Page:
As of late, there has been a lot of talk in the country about what is and is not disrespectful to the American flag, initiated by athletes “taking a knee” during the national anthem. As such, I think it’s important to take a look at the language of the Flag Code and see just what’s going on.

The Flag Code is federal legislation, developed by the American Legion in 1923 and enacted in 1942. However the Flag Code is advisory only and is not enforced. The Flag Code provides as follows:

– The flag should never be flown upside down except as a signal of dire distress in instances of extreme danger to life or property

– The flag shall never touch anything beneath it (e.g. the ground, water, merchandise, etc.)

– The flag shall never be carried horizontally or flat, but always aloft and free

– The flag shall never be used as any sort of apparel, bedding or drapery. The red, white and blue bunting that we see on podiums and other areas as a decoration is permitted with the blue on top, white in the middle and red on the bottom

– The flag shall not be used as a ceiling cover

– The flag shall not have any mark, insignia, drawing, design, etc. placed upon it

– The flag shall never be used as a receptacle to carry or receive anything

– The flag shall not be used for any advertising purposes of any kind. It shall not be embroidered on napkins, cushions, etc., and it shall not be printed on anything that is designed for temporary use and then discarded. No advertising signs should be attached to a staff or halyard from which the flag is flying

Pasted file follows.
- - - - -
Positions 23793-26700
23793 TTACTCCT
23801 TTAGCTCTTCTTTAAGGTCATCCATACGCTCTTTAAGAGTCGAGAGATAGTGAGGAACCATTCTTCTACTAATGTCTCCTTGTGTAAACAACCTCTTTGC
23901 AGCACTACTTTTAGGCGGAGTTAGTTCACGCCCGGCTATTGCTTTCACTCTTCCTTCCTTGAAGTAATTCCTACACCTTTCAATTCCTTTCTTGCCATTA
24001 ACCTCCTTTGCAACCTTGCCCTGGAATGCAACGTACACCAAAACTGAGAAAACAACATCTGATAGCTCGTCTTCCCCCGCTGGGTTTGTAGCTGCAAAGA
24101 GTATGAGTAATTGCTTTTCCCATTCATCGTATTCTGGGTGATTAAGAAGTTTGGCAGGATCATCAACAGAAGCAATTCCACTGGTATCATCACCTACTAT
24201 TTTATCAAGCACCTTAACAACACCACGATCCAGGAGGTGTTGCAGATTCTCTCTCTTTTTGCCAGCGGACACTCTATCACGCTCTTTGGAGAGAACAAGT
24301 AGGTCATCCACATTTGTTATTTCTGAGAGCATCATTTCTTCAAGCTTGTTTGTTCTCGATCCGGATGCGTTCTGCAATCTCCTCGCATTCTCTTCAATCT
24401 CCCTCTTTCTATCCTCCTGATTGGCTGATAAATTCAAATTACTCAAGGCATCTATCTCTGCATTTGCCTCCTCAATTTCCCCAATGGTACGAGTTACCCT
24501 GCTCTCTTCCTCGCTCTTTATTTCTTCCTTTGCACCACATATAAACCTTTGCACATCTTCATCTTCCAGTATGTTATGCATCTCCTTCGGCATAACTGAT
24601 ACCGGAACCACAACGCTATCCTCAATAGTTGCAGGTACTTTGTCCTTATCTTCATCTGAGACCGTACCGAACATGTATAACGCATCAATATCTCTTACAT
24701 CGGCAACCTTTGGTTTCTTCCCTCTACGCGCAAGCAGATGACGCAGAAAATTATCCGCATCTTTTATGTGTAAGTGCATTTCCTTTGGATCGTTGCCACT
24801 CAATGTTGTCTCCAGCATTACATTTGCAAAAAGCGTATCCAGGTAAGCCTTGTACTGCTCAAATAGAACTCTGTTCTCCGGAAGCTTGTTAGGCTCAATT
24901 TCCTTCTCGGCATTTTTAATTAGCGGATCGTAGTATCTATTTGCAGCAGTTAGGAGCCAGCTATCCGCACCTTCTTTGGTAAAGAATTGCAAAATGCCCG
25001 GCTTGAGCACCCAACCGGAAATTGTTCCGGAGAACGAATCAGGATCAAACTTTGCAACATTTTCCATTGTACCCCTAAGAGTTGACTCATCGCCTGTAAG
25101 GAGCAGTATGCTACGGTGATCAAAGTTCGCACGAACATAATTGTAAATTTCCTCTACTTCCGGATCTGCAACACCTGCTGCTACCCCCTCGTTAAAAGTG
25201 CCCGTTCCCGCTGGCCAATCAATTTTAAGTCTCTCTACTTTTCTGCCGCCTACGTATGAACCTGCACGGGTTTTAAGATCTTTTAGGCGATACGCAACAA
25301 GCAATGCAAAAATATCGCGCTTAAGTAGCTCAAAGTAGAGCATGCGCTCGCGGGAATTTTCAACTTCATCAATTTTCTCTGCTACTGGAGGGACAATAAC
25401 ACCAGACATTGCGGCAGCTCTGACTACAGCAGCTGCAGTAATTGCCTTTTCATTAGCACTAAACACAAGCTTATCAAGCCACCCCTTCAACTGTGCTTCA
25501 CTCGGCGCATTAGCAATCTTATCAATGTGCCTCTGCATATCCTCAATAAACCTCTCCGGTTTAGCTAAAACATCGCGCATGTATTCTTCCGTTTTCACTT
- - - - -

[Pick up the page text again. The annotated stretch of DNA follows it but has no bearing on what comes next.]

– When flying multiple flags, the American flag shall be placed at the highest height of them all, with the exception of other nations flags during a time of peace. Each national flag shall be flown from a separate pole, be of the same size and flown at the same height

– The flag cannot be used as a costume or athletic uniform, though a flag patch may be affixed to the uniforms of military personnel, firemen, policemen or members of a patriotic organization. A lapel flag pin must be worn on the left side close to the heart, as the flag is considered a living entity

– When the flag reaches a condition that is no longer fit for display, it should be disposed of in a dignified way, preferably by burning